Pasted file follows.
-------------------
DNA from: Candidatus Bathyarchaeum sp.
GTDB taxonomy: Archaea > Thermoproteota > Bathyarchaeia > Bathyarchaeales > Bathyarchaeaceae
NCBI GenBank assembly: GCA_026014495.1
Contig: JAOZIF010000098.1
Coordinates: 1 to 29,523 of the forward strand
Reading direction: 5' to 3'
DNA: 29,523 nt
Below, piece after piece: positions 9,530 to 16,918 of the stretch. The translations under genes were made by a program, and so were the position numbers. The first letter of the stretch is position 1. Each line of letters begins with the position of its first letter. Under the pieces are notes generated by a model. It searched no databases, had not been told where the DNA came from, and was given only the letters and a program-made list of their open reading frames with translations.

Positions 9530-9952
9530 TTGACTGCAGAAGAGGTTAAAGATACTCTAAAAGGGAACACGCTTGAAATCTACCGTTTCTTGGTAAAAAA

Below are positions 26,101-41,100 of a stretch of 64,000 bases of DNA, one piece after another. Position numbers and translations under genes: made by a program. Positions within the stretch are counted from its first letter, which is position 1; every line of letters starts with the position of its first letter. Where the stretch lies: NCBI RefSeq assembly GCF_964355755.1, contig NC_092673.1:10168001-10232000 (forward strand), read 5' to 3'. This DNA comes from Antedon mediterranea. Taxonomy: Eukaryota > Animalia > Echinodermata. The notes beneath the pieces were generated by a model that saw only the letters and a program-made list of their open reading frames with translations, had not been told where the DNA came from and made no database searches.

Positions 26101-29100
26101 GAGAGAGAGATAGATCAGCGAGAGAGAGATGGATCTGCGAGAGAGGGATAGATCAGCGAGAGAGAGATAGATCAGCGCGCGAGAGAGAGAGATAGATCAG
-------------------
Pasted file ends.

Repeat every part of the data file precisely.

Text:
DNA from: Candidatus Bathyarchaeum sp.
GTDB taxonomy: Archaea > Thermoproteota > Bathyarchaeia > Bathyarchaeales > Bathyarchaeaceae
NCBI GenBank assembly: GCA_026014495.1
Contig: JAOZIF010000098.1
Coordinates: 1 to 29,523 of the forward strand
Reading direction: 5' to 3'
DNA: 29,523 nt
Below, piece after piece: positions 9,530 to 16,918 of the stretch. The translations under genes were made by a program, and so were the position numbers. The first letter of the stretch is position 1. Each line of letters begins with the position of its first letter. Under the pieces are notes generated by a model. It searched no databases, had not been told where the DNA came from, and was given only the letters and a program-made list of their open reading frames with translations.

Positions 9530-9952
9530 TTGACTGCAGAAGAGGTTAAAGATACTCTAAAAGGGAACACGCTTGAAATCTACCGTTTCTTGGTAAAAAA

Below are positions 26,101-41,100 of a stretch of 64,000 bases of DNA, one piece after another. Position numbers and translations under genes: made by a program. Positions within the stretch are counted from its first letter, which is position 1; every line of letters starts with the position of its first letter. Where the stretch lies: NCBI RefSeq assembly GCF_964355755.1, contig NC_092673.1:10168001-10232000 (forward strand), read 5' to 3'. This DNA comes from Antedon mediterranea. Taxonomy: Eukaryota > Animalia > Echinodermata. The notes beneath the pieces were generated by a model that saw only the letters and a program-made list of their open reading frames with translations, had not been told where the DNA came from and made no database searches.

Positions 26101-29100
26101 GAGAGAGAGATAGATCAGCGAGAGAGAGATGGATCTGCGAGAGAGGGATAGATCAGCGAGAGAGAGATAGATCAGCGCGCGAGAGAGAGAGATAGATCAG